“An’ with that he turned i’ the saddle; an’ ‘twas the face o’ her own wedded husband, as ghastly white as if ‘t burned a’ready i’ the underground fires.
“Seem’ it, her joints were loosed, an’ she sat back white as he; an’ down over the hill they swung at a breakneck gallop, shay lurchin’ and stones flyin’.
“About thirty yards from where we’m sittin’, sir, Ould Wounds caught the near rein twice round his wrist an lean’t back, slowly pullin’ it, till his face was slewed round over his left shoulder an’ grinnin’ in my lady’s face.
“An’ that was the last look that passed atween ’em. For now feeling the wheels on grass and the end near, he loosed the rein and fetched the horse he rode a cut atween the ears—an’ that’s how ’twas,” concluded Seth, lamely.
Like most inferior narrators, he shied at the big fence, flinched before the climax. But as he ended, I flung a short glance downward at the birches and black water, and took up my rod again with a shiver.
FROM A COTTAGE IN TROY.
I.—A HAPPY VOYAGE.
The cottage that I have inhabited these six years looks down on the one quiet creek in a harbour full of business. The vessels that enter beneath Battery Point move up past the grey walls and green quay-doors of the port to the jetties where their cargoes lie. All day long I can see them faring up and down past the mouth of my creek; and all the year round I listen to the sounds of them—the dropping or lifting of anchors, the wh-h-ing! of a siren-whistle cutting the air like a twanged bow, the concertina that plays at night, the rush of the clay cargo shot from the jetty into the lading ship. But all this is too far remote to vex me. Only one vessel lies beneath my terrace; and she has lain there for a dozen years. After many voyages she was purchased by the Board of Guardians in our district, dismasted, and anchored up here to serve as a hospital-ship in case the cholera visited us. She has never had a sick man on board from that day to the present. But once upon a time three people spent a very happy night on her deck, as you shall hear. She is called The Gleaner.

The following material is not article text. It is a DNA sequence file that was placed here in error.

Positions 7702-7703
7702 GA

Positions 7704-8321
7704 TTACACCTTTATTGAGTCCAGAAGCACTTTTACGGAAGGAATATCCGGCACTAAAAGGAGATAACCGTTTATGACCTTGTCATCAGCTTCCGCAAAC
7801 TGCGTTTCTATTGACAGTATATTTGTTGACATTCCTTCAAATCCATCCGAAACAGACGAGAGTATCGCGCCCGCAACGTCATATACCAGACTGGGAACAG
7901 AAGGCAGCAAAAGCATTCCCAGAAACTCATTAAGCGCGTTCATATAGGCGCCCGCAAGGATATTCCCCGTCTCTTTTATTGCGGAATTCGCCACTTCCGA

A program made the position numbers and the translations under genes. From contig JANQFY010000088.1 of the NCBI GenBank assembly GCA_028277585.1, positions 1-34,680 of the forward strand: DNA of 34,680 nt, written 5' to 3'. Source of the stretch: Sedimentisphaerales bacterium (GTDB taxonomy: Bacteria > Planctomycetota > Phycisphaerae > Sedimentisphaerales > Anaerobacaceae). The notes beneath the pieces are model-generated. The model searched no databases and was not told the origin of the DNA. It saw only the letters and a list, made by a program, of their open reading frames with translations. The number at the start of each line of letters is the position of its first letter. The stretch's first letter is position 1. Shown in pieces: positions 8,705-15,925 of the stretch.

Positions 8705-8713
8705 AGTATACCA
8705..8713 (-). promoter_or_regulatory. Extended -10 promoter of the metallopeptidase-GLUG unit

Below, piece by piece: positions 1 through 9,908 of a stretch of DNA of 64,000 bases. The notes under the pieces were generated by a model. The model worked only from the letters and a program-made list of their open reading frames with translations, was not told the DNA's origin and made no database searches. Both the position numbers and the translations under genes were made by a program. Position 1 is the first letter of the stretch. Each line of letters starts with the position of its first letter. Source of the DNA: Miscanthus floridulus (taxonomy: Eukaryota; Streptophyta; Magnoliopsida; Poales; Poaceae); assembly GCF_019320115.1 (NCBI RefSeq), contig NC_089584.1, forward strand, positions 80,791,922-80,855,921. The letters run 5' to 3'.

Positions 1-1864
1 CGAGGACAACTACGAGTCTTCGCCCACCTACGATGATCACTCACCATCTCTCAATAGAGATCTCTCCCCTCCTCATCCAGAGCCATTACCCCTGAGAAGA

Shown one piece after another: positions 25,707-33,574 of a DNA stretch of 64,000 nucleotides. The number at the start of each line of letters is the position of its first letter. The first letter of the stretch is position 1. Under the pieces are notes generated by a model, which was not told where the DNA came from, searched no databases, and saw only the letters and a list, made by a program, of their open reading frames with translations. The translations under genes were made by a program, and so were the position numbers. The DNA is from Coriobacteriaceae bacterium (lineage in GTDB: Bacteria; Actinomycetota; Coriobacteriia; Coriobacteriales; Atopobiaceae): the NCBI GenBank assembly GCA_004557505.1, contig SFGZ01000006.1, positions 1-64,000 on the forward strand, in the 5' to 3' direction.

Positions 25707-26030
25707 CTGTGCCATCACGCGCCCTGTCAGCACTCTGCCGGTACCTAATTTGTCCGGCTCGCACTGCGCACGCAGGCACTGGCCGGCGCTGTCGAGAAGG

I think I was never so much annoyed in my life as on the day when Annie, my only servant, gave me a month’s “warning.” That was four years ago; and she gave up cooking for me to marry a young watchmaker down at the town—a youth of no mark save for a curious distortion of the left eyebrow (due to much gazing through a circular glass into the bowels of watches), a frantic assortment of religious convictions, a habit of playing the fiddle in hours of ease, and an absurd name—Tubal Cain Bonaday. I noticed that Annie softened it to “Tubey.”
Of course I tried to dissuade her, but my arguments were those of a wifeless man, and very weak. She listened to them with much patience, and went off to buy her wedding-frock. She was a plain girl, without a scintilla of humour; and had just that sense of an omelet that is vouchsafed to one woman in a generation.